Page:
-Builds positive habits: Working with a budget helps individuals build positive habits, especially with spending, that can be maintained over time.

-Reduces stress: By following a budget and working towards a goal of saving keeps both families and individuals in good financial health. Budgets make it easier to realize if large purchases, indulgences or vacations can be afforded.

-Brings joint effort: If working on the budget is a family project, then families can come together by working hard to save up for an important vacation or big event. The budget is a barometer for family finances. Try holding a family meeting and planning financial goals for the year and how each family member can contribute to the goal. Even include the kids!

-Builds reward: It is important to reward yourself or your family if you are staying in line with your financial goals.

It is easy to reduce stress and feel fulfillment individually or with the joint effort of family members by saving money through a budget.

When shopping for groceries or dining out, what decisions do you make to save a few extra bucks?

cc image courtesy of Alan Cleaver on flickr

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Never Wait For the Check Again

Posted by Kaarin Olsen under Food, Food Trends, News, Restaurants
Waiting for Restauranteers

Where is that tablet?

Have you ever sat at a restaurant table, wondering when your waiter will notice you to bring over the check at the end of the meal? A new company based out of Palo Alto, California has put this agony to an end with their E la Carte Tablet.

The new tablet, called Presto which has a full day’s battery life and a built-in credit card reader, makes it easy for customers to order and pay. Customers can customize their dining experience by the number of people in the dinner party, know exactly how long it will take for their food to arrive, and can even play games on the tablet while they wait.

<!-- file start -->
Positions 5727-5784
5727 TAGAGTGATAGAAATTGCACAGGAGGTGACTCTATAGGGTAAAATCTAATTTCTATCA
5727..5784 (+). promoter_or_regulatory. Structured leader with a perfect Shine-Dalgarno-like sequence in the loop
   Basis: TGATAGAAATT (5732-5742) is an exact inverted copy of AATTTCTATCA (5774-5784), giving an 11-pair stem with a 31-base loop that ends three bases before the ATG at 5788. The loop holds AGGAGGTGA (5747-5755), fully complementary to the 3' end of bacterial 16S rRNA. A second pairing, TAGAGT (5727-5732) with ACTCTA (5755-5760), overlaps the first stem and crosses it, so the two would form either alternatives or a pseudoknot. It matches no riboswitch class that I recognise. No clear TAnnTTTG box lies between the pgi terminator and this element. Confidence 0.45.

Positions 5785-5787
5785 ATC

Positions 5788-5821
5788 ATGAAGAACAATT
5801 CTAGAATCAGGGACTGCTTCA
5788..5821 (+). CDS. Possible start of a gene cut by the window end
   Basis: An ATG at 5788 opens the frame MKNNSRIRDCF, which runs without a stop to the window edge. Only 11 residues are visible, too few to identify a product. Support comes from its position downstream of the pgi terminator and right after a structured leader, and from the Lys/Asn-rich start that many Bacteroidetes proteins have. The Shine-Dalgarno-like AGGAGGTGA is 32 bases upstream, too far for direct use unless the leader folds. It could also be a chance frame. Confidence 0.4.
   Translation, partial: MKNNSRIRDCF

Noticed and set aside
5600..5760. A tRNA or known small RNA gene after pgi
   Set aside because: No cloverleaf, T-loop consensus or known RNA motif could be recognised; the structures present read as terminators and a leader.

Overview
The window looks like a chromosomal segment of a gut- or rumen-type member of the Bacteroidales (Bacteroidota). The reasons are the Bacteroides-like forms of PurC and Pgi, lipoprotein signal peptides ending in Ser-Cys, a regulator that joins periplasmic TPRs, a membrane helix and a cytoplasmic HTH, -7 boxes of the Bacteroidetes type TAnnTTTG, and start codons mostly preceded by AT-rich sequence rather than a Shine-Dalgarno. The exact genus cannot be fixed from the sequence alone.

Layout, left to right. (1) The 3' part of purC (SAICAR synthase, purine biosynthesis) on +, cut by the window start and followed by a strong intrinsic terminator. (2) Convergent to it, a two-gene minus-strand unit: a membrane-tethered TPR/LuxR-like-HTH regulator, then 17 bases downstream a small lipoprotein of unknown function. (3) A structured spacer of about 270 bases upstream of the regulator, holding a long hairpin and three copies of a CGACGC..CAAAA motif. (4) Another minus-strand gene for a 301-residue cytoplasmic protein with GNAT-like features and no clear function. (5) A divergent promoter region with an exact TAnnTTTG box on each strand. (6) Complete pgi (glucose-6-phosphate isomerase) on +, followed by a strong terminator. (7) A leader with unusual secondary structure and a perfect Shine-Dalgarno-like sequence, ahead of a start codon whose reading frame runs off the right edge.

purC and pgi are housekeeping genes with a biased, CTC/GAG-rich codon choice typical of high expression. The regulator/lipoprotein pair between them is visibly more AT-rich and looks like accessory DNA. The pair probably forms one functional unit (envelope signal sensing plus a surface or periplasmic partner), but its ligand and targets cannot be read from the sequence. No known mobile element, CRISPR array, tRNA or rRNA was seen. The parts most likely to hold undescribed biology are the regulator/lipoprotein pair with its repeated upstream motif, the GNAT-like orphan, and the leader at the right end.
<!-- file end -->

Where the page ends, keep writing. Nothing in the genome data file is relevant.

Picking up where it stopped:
According to Slate, the tablet is already available in 20 different restaurants and has been generating interest by many more nationally-known chains such as McDonalds. Competing with Ziosk, a similar product that has already been seen in California Pizza Kitchen and Chili’s restaurants across the country. Presto hopes to land itself in restaurant chains across the country over the next few years and change the dining experience for all.

The restaurant table tablet invention is a new string of technology continuing to appear in restaurants around the globe:

-Wireless payment systems have been put in place in many restaurants around the world, especially in Europe. Companies like Digital Dining have developed a way for waiters to easily bring a check to your table and swipe your credit card on the spot.